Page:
Tuning Hive-LLAP data warehouses

When you tune Hive-LLAP data warehouses, you set the auto-suspend timeout, the minimum and maximum number of nodes for your virtual cluster, when your cluster should scale up, and when it should scale down.

  1. Log in to the CDP web interface and navigate to the Data Warehouse service.
  2. In the Data Warehouse service, navigate to the Overview page.
  3. On the Overview page under Virtual Warehouses, click the edit icon for a warehouse:


  4. The next page provides properties that you can adjust to tune auto-scaling for your data warehouse:
    1. Set the AutoSuspend Timeout, which determines how many seconds the warehouse cluster is idle before it suspends itself:


      This setting helps to ensure you are not paying for idle resources.

    2. Set the minimum and maximum number of nodes that the cluster can contain:


      Use the minimum number of nodes setting to ensure that your workloads always have resources and use the maximum number of nodes setting to contain your costs. Decide the minimum and maximum number of nodes based on your workloads similarly to how you determine node counts for your on-premises clusters. Consider the number of concurrent queries, the complexity of queries, and the volume of queries in your workloads to determine the appropriate number of nodes to set on each Virtual Warehouse instance.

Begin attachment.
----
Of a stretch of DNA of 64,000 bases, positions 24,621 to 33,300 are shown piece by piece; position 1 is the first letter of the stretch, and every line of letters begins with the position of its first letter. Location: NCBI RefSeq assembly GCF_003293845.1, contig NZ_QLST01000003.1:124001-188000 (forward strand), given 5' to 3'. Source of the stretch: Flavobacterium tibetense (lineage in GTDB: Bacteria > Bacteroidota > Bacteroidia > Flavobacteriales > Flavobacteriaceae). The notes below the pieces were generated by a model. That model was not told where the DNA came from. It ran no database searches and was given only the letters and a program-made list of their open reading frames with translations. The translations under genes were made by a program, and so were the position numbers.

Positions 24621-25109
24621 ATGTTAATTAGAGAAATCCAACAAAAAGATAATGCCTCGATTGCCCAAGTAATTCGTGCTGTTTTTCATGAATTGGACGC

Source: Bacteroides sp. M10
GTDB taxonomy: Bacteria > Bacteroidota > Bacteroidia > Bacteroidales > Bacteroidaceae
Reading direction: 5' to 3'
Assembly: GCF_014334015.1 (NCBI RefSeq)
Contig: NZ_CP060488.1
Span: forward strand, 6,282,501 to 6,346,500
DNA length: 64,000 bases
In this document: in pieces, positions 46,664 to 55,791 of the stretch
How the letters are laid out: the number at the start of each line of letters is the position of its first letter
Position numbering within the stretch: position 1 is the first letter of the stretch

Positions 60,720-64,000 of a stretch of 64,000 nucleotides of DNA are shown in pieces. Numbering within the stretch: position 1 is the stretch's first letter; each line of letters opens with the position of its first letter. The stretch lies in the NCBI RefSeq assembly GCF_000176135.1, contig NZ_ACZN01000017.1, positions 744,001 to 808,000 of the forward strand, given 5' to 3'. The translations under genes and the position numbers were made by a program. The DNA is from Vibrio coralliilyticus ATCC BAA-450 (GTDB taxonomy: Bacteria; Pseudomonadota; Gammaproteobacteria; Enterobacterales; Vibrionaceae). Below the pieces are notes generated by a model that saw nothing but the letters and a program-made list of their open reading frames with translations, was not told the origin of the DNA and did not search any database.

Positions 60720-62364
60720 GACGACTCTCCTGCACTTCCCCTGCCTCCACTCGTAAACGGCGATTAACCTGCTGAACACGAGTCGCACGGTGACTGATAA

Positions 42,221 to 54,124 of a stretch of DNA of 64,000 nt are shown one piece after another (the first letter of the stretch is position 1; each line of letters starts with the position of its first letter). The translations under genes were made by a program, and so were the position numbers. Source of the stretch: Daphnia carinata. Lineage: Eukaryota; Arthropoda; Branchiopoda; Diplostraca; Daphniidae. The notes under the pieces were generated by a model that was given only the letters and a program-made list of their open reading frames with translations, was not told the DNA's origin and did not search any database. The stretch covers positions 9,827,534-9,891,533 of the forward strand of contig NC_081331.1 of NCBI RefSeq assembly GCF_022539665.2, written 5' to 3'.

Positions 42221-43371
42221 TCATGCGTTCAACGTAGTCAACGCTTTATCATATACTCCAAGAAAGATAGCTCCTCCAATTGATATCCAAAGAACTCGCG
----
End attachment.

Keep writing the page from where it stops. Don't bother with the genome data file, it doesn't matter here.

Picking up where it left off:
3. Choose when your cluster auto-scales up based on either the HEADROOM or the WAIT TIME settings:
      • Set the HEADROOM, which sets the number of nodes to keep free to handle increases in numbers of queries. For example, you might configure a Small-sized Hive-LLAP Virtual Warehouse with 10 nodes to accommodate a peak workload of 60 concurrent users, but a minimum of 5 concurrent users. The system can auto-scale up to support 60 concurrent users to meet the peak demand. In this case, you leave the default setting for HEADROOM Desired Free Capacity at 1:

        When HEADROOM is set to 1 for a 10-node cluster, then if there are over 9 queries concurrently executing, the cluster auto-scales up without waiting for 10 queries to fill the cluster.

      • Alternatively, you can also configure your cluster to auto-scale based on query wait times. The WAIT TIME auto-scaling configuration option sets how long queries wait in the queue to execute before the cluster auto-scales up. For example, if WaitTime Seconds is set to 10, then when executing queries are waiting in the queue for 10 seconds, the cluster auto-scales up to meet query demand:

        However, this is a less predictable method because the scaling might react to non-scalable factors to spin up clusters. For example, query wait times might increase because of inefficient queries and not because of query volume.